The Collegian
Tuesday, May 28, 2024

Loss of a mascot

Mascots are a silly thing.

If you stop and think about it, they can also be quite terrifying to small, innocent children who are overwhelmed by a large, stuffed spider towering above them. I've seen this encounter all too often.

How do schools and teams decide on a mascot? What draws inspiration for that symbol to represent the school's identity in the form of a cartoon-version of an animal, person, plant, geographic formation or even weather phenomenon?

The University of Mississippi, affectionately known as Ole Miss, has been the source of contention regarding mascots for a long time. Colonel Reb, a caricature of a Southern plantation owner (white-bearded, cane-toting, Colonel Sanders lookalike), is the trademark logo for the Southern school's charm and identity. But Colonel Reb has not been the official team cheerleader since 2003, and his image is still emblazoned upon zillions of different kinds of merchandise: T-shirts, flags, grills, you name it, Colonel Reb could be on it.

My high school mascot was the Rebel: We were the Douglas Southall Freeman High School Rebels and our colors were blue and gray, similar to Confederate soldiers' uniforms. Despite the striking similarity between Colonel Reb of Ole Miss and the DSF Rebel, DSF's Rebel still stands to this day.

The originality behind the representation of a rebel as a school mascot is central to the traditions of these two different, yet both Southern schools. You can find tigers, eagles, wildcats, bulldogs, Spartans and Trojans, patriots and pirates anywhere, but where else will you be able to find a Rebel? Only in the South.

The same is true for the New York Yankees - another mascot confined because of its geography.

The more you think about it, there are tons of strange-but-true mascots out there. For example, there are a plethora of exotic creatures that play mascot for many schools and teams. Texas Christian University's mascot is the horned frog, an intimidating amphibian resembling some sort of lizard. University of California, Santa Cruz's mascot creates a slick path of destruction with the banana slug representing its teams.

But amphibians and invertebrates aren't the only slimy and unusual mascots in the NCAA. Many of our feathered friends are featured as mascots. The University of Oregon's avian representative is a duck, perhaps closely related to Emilio Estevez's "Mighty Ducks." The University of Miami is a hurricane, but Sebastian the Ibis is the feathered friend you'll see on the sidelines.

Then there is the Hokie, Virginia Tech's ambiguous mascot. What is a Hokie anyway? Some say it is a turkey, others say that it is its own species. Regardless, that school has a cousin of the turkey as its mascot. Gobble, gobble.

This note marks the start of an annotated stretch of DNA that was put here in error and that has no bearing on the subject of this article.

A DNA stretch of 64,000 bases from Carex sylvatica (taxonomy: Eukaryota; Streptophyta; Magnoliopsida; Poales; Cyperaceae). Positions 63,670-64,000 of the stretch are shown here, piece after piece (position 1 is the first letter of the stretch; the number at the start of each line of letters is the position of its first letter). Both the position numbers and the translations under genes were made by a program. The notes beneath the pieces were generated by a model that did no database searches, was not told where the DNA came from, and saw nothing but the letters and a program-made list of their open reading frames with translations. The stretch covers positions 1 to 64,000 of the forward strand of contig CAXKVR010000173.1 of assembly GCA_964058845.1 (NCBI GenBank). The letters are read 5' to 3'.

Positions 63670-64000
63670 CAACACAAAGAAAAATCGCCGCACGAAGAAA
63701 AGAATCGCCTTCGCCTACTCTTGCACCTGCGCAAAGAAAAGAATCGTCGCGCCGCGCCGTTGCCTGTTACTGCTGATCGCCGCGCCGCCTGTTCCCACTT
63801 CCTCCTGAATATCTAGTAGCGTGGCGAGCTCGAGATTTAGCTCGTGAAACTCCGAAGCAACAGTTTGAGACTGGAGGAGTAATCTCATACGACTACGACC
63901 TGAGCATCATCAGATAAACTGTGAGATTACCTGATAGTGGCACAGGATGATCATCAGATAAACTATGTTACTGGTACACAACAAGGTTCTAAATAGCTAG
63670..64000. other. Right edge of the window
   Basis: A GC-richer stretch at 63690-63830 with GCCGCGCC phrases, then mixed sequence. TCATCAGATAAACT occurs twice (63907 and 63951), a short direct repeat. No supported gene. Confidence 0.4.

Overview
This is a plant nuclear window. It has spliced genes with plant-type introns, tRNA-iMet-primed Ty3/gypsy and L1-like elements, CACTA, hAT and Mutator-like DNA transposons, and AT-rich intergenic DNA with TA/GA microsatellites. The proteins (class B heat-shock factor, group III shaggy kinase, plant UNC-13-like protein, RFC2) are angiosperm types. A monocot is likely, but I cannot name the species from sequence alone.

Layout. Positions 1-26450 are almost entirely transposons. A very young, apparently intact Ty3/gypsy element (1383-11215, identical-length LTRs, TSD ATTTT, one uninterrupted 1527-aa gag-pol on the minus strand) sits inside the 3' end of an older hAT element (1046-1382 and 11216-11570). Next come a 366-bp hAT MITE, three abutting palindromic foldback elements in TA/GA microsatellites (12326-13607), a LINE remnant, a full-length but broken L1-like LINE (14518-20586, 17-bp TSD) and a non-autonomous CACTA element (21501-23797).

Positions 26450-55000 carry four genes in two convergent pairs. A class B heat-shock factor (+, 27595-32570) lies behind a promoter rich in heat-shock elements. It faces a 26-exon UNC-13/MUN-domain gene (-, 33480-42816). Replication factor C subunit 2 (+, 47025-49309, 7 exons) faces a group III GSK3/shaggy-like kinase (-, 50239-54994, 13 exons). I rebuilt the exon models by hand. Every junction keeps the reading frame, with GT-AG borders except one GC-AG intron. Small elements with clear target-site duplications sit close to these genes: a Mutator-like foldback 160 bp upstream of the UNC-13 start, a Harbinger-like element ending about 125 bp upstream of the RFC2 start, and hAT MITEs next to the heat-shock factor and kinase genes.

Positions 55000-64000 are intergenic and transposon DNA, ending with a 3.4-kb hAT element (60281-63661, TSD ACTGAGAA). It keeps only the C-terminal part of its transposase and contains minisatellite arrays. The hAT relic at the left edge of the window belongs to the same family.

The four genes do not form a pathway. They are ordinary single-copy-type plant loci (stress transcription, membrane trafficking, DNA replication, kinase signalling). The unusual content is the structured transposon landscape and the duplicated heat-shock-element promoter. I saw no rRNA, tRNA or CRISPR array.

I think that a school or franchise is really struggling, or trying to be different, when the mascot is a weather phenomenon or geographic formation. The MLB team, the Colorado Rockies, is named after the majestic mountains. While mountains are intimidating and awe-inspiring, one can simply traverse a mountain to conquer it. Not so fierce when it comes to competition.

The same can be true for the University of Alabama Crimson Tide. There is another meaning of crimson tide: the phenomenon of algal bloom, or more commonly known as "red tide." Red tide occurs when large concentrations of microorganisms accumulate rapidly in the water, resulting in discoloration of the surface water. In other words, crimson tide is an unsightly mess in the normally clear waters of the Gulf of Mexico. Woof.

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Some of the mascots inspired by people are also hilarious and atypical. Schools and professional teams across the country, and even the world, are inspired by the great armies of the past: the Spartans and the Trojans. There are many teams that begin with a battle cry, reminiscent of the Native American tribes, which symbolize the team mascot. But what about the mascots inspired by different kinds of people?

For example, the Oklahoma University Sooners were named for the nickname given to the early participants in the land rushes that initially opened the Oklahoma-Indian Territory to non-native settlement. History lends inspiration to many mascots across the lands.

These are just a few examples of crazy mascots that represent teams across the country and sometimes across the world. To strip a team of its mascot, the symbol from which the team draws inspiration, is inexcusable. Yes, some mascots have created whirlwinds of controversy throughout the years, but these schools and teams will lose their identity without them. Imagine trying to recreate traditions, cheers and more with a brand-new mascot. When you lose a mascot, you lose supporters, which trickles down to an end in school spirit.

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